When dealing with a debtor or a tenant that has fallen behind with its payment obligations, one of the most cost effective ways of a creditor/landlord reducing its exposure against that entity will be to take advantage of a “self-help” remedy, such as taking possession of the entity’s assets and selling them in repayment of the sums owed.

However, when the entity is the subject of insolvency proceedings, the availability of the various self-help remedies varies depending on:

  1. Which enforcement method the creditor intends to take;
  2. Which specific insolvency procedure the debtor is in; and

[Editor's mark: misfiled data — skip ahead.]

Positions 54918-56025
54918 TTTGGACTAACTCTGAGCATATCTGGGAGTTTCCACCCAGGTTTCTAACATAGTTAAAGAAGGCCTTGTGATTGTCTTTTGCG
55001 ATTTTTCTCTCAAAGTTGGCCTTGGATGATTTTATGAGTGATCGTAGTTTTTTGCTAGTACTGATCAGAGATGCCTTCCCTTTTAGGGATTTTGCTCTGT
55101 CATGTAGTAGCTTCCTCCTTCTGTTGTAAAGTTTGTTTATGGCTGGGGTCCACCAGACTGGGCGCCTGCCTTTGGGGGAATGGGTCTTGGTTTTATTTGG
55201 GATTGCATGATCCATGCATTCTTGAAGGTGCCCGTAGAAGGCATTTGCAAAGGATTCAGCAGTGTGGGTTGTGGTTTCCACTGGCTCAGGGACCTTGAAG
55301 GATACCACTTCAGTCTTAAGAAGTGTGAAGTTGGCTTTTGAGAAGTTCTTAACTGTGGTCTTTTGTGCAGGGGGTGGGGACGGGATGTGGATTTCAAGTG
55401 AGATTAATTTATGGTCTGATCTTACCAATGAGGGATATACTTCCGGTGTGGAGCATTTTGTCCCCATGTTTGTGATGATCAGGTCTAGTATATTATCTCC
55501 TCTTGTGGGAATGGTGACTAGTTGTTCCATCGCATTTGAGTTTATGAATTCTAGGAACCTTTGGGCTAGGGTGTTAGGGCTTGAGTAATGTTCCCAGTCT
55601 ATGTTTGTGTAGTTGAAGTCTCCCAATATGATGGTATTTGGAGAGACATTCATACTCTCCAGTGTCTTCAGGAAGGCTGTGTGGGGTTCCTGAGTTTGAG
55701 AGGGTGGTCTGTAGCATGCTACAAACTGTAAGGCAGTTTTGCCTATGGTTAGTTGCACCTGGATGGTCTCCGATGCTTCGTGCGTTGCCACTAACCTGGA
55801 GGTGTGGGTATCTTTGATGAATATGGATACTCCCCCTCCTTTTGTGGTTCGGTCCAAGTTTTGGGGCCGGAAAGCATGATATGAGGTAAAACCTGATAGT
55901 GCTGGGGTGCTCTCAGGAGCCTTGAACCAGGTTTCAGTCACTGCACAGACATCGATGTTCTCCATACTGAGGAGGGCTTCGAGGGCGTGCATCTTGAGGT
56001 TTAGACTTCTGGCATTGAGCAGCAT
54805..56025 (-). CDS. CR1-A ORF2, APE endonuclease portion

3. At what point during that insolvency process the creditor seeks to take that step.

We have prepared a table summarising each of the variables identified above, which can be accessed here.

Depending on the type of “self help” remedy exercised and when it is exercised will determine whether the landlord can retain the benefit of it.  For example, monies received following the sale of goods may have to be paid over to the insolvent estate for the benefit or all creditors if the sale occurs post insolvency.

In most cases, the earlier the decision to take advantage of and exercise the “self help” remedy the better the outcome for the landlord.